The Beginner’s Guide to Growing Your Own Organic Veggies

So, you’re ready to grow your own organic veggies, but have never gardened in your life and have no idea where to begin. Perhaps you are like my friend Sarah and consider yourself to be an accidental plant murderer and have a black thumb (sorry Sarah). I bet there are a million questions flying through your head, like “what kind of soil do I use?”, “Should I plant in a container or the ground?”, “How much light do plants need?”, “How much water?”,”Will I be a competent vegetable parent?!”

While all these questions are Google-able (except for the last one, just answer YES), I get that there’s a zoo of information out there. Sometimes too much info makes decisions tougher and it can be insanely overwhelming.

But have no fear: I will break it down for you here! (haha, that rhymed.)

The Beginner’s Guide to Growing Your Own Organic Veggies:

1. Start Simple 

Whether you have a garden space to work with or not, I believe the best way to get going is by growing in a container. Not only are there many more variables that you can control with container gardening, it’s just generally so much more manageable for a garden-novice.

The fun part about container gardening (OK, I find all gardening fun) is that you can get creative. You can basically use anything as your container, as long as it will hold up to the elements (sun, wind, water) and has drainage.

If you’re a thrift-whizz like myself, don’t go out and BUY new containers that were actually intended for planting in. USE WHAT YOU HAVE!

If you own a drill (I hope so), think to yourself, “Now what do I have that I can drill some drainage holes in?”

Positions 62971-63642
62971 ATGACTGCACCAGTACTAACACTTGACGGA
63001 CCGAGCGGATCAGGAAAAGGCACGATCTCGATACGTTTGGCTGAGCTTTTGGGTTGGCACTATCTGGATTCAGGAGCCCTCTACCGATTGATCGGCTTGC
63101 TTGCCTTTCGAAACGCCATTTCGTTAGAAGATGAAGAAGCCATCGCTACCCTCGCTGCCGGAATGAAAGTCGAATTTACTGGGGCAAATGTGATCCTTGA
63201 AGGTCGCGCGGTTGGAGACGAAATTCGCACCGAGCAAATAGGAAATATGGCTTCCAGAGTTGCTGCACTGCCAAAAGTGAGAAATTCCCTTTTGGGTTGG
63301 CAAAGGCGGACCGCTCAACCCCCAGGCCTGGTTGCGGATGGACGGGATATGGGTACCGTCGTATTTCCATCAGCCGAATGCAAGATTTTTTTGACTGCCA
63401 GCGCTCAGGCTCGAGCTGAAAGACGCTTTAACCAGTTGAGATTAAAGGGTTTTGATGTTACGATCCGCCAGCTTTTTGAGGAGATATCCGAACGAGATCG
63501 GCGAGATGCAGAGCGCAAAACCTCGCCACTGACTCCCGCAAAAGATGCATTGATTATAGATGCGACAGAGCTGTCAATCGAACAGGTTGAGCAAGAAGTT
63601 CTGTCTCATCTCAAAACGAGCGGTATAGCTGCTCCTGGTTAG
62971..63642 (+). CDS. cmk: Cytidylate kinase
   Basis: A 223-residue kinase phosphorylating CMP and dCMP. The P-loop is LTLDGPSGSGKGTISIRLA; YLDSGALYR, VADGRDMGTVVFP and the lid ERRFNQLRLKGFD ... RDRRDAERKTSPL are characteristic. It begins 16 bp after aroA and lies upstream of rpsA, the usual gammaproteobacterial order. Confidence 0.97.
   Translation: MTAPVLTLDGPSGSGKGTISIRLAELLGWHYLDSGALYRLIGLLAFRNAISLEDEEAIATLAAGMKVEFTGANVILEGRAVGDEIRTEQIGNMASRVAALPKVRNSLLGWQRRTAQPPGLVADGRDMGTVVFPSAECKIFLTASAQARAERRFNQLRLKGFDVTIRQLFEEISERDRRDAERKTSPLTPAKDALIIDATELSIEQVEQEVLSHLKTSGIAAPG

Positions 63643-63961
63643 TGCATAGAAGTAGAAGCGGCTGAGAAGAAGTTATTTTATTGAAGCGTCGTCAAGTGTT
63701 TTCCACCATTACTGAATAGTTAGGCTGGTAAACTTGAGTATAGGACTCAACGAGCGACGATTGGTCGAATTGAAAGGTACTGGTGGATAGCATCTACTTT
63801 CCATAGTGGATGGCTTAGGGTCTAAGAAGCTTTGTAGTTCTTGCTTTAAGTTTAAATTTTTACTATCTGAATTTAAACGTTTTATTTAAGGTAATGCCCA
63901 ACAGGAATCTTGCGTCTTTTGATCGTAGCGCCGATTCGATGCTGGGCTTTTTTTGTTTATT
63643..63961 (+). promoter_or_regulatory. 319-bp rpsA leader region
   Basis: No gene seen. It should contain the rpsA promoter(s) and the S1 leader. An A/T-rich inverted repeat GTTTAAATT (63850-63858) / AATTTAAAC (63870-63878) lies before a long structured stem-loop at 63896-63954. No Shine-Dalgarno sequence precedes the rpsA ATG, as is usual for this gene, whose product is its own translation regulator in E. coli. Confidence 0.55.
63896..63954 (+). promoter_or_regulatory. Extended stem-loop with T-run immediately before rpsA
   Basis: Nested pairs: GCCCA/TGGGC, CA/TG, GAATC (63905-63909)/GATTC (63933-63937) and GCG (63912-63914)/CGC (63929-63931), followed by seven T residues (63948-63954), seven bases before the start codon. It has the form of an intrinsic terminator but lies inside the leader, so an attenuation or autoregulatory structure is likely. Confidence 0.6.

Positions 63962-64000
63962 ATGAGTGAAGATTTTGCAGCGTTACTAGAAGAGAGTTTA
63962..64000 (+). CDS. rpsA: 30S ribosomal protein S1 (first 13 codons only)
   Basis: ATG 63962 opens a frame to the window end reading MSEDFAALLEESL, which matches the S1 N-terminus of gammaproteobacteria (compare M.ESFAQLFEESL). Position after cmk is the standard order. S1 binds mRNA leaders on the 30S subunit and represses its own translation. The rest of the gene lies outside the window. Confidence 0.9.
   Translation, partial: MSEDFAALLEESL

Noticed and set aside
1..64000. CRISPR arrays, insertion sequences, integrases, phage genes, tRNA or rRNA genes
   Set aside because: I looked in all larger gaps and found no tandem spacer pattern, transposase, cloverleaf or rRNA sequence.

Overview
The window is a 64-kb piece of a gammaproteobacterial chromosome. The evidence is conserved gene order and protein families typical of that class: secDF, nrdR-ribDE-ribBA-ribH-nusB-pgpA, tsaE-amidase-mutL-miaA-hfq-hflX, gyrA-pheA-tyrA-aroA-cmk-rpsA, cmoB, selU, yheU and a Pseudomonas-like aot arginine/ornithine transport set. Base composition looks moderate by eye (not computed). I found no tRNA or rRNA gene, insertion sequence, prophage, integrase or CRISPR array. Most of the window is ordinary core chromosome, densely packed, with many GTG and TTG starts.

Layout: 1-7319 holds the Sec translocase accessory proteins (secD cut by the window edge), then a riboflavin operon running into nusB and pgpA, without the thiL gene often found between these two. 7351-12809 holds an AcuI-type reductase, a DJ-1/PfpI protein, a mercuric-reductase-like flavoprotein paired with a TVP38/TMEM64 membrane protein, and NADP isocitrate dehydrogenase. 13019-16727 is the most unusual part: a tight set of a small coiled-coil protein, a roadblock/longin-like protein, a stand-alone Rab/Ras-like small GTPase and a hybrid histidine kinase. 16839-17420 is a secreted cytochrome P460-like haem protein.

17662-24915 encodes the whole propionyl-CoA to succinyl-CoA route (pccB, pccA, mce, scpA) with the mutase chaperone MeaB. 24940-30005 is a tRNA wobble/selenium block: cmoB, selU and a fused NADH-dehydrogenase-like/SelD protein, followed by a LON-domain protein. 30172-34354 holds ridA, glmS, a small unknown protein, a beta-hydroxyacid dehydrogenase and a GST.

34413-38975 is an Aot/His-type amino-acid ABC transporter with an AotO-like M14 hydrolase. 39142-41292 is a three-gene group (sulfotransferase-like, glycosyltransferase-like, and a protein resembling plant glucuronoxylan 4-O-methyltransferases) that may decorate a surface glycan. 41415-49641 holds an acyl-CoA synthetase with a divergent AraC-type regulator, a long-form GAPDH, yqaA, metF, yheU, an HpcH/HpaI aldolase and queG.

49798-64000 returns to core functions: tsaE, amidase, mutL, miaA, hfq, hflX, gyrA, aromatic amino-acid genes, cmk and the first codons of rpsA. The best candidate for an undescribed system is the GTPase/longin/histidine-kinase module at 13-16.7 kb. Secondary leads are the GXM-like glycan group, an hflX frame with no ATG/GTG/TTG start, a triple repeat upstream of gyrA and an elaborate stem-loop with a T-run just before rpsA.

If you’re looking for something that can hold a lot of soil, and thus a good deal of vegetables, you can explore the world of plastic storage totes.

2. Grab a Storage Tote and Get Growing
You probably have two or three kicking around, or know someone who does. Or you just saw some on someone’s curb yesterday.
All you gots to do, my friends, is drill some holes in the bottom of them for drainage. Then you have a perfectly viable, large volume growing factory!

Last summer’s lacinato kale happily growing in an old Rubbermaid storage tote

3. Make it Easy On Yourself: Use a Pre-Fab, Organic Soil Blend
Let me make this clear. If there is one thing you take away from this, it’s that SOIL IS VERY IMPORTANT. Soil is not just “dirt”, it must contain all the nutrients a plant needs to turn from an itty bitty seed into a big healthy chlorophyll-dense veggie machine. Just as shitty food makes our bodies shitty, shitty soil will produce a shitty plant.
But you can make this easy on yourself. You don’t have to fortify your soil with anything if you start with a soil mix that already has the nutrients you need!
To ensure your beginner soil is top notch, fill your storage totes with a pre-fab soil blend like Promix Herb and Veggie Mix. When you become more advanced you can begin adding soil amendments and enriching your soil yourself, but for now, all the work is done for you.